The Life of Bryan – and how he healed his past and learned to forgive

Lynne McTaggart

The first thing I noticed about Bryan was his laugh. I was a fellow editor in the shabby offices of a British publishing company in 1985 and, newly separated at the time from a three-year-old marriage, had very little to smile about.

 The first thing I noticed about Bryan was his laugh. I was a fellow editor in the shabby offices of a British publishing company in 1985 and, newly separated at the time from a three-year-old marriage, had very little to smile about.


We’d been in the middle of an otherwise uneventful corporate meeting of the company’s editorial and advertising staff when the proceedings were interrupted by an outburst from one corner of the room. An entire editorial team was convulsed in giggles, led by the editor, the loudest of the group.


This was no ordinary laugh. This deep baritone burst open the silence, seeped into every corner, and rained down on every person seated in the room. Indeed, as I discovered when I heard it again in subsequent weeks, Bryan’s laugh was fully capable of traversing walls.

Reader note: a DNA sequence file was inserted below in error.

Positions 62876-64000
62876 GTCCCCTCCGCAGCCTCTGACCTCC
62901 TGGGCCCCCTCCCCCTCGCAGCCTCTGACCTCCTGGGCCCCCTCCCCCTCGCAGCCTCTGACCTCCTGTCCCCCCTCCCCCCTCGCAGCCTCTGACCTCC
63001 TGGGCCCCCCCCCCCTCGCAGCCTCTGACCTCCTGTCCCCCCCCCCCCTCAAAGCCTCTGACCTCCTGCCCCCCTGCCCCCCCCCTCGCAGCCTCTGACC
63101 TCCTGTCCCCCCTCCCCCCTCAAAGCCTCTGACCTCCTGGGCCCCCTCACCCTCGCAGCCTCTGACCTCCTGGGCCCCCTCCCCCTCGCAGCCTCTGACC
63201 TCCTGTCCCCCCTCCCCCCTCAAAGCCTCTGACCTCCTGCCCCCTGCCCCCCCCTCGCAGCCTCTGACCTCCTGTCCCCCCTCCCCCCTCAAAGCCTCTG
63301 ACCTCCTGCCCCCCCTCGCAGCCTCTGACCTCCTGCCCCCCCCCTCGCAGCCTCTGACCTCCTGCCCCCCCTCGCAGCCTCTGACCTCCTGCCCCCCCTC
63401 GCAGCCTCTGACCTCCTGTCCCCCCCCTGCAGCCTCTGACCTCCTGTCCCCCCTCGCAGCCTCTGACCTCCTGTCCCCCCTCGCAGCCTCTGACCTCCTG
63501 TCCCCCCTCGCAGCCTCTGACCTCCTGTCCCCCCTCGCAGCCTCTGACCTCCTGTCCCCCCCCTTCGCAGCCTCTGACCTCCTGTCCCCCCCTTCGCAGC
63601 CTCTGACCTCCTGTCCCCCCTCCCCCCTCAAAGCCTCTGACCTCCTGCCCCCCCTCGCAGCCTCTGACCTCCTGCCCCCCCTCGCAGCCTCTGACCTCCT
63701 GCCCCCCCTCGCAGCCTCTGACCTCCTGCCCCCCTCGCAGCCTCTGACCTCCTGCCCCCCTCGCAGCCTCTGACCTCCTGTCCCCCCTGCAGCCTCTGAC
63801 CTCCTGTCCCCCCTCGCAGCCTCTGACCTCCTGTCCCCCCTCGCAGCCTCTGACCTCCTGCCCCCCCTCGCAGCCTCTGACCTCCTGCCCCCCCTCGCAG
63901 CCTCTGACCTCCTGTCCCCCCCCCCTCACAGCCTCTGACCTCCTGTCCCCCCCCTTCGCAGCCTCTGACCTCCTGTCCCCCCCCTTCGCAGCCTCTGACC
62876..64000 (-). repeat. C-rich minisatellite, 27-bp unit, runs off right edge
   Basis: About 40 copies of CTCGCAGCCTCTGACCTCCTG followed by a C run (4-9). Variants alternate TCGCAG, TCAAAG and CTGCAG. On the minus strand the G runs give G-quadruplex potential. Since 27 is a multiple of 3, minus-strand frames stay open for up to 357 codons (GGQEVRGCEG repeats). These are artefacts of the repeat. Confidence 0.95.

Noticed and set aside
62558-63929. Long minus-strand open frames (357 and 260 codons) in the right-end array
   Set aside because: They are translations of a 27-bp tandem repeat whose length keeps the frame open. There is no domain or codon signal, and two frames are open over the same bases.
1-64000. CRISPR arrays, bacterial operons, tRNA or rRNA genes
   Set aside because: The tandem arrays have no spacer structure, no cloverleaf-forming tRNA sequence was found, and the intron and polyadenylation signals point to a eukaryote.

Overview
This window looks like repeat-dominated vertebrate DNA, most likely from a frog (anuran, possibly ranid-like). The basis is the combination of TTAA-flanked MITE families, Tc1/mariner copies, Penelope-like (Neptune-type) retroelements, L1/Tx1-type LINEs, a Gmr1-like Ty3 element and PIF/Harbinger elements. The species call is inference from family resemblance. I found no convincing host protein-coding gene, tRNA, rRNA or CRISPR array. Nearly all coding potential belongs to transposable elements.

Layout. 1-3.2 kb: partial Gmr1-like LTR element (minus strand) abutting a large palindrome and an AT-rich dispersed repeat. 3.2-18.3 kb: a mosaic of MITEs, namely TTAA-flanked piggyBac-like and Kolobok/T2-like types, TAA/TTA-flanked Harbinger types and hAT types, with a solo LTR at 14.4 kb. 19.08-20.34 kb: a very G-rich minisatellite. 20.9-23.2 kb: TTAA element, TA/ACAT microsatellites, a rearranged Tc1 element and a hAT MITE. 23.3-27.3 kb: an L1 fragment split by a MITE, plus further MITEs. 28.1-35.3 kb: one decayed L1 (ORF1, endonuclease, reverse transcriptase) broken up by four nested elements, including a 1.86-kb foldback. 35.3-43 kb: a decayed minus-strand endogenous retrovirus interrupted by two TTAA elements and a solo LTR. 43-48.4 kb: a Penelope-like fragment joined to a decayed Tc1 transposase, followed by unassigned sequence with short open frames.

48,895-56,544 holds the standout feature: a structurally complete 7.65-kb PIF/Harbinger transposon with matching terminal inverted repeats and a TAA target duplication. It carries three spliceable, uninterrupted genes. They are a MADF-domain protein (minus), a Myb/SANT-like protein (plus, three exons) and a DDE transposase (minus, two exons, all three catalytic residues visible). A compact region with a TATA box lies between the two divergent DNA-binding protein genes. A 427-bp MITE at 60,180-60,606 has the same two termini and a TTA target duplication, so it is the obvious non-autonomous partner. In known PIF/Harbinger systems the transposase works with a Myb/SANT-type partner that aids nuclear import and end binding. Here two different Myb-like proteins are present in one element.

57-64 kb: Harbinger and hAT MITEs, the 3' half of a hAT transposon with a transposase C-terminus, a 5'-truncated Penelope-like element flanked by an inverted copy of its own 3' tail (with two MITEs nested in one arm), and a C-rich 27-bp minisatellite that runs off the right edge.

Although it soon had everyone in the room laughing along – a particularly dour group ordinarily – these were not simply copycat gestures. They represented the shock of recognition that occurs when the listener is a rare witness to joy emerging straight from within soul.


An abused child

The resonance of that laugh was all the more astonishing to me after I got to know Bryan in the months that followed and learned something of his history. As a child Bryan had

been a victim of abuse – not physical abuse but mental cruelty of the most potentially debilitating kind. His father, George, an intelligent, if emotionally arrested man, had been severely disappointed in his own life and consequently vented most of his frustration with its shortcomings on his young son – usually in the form of a venomous sarcasm.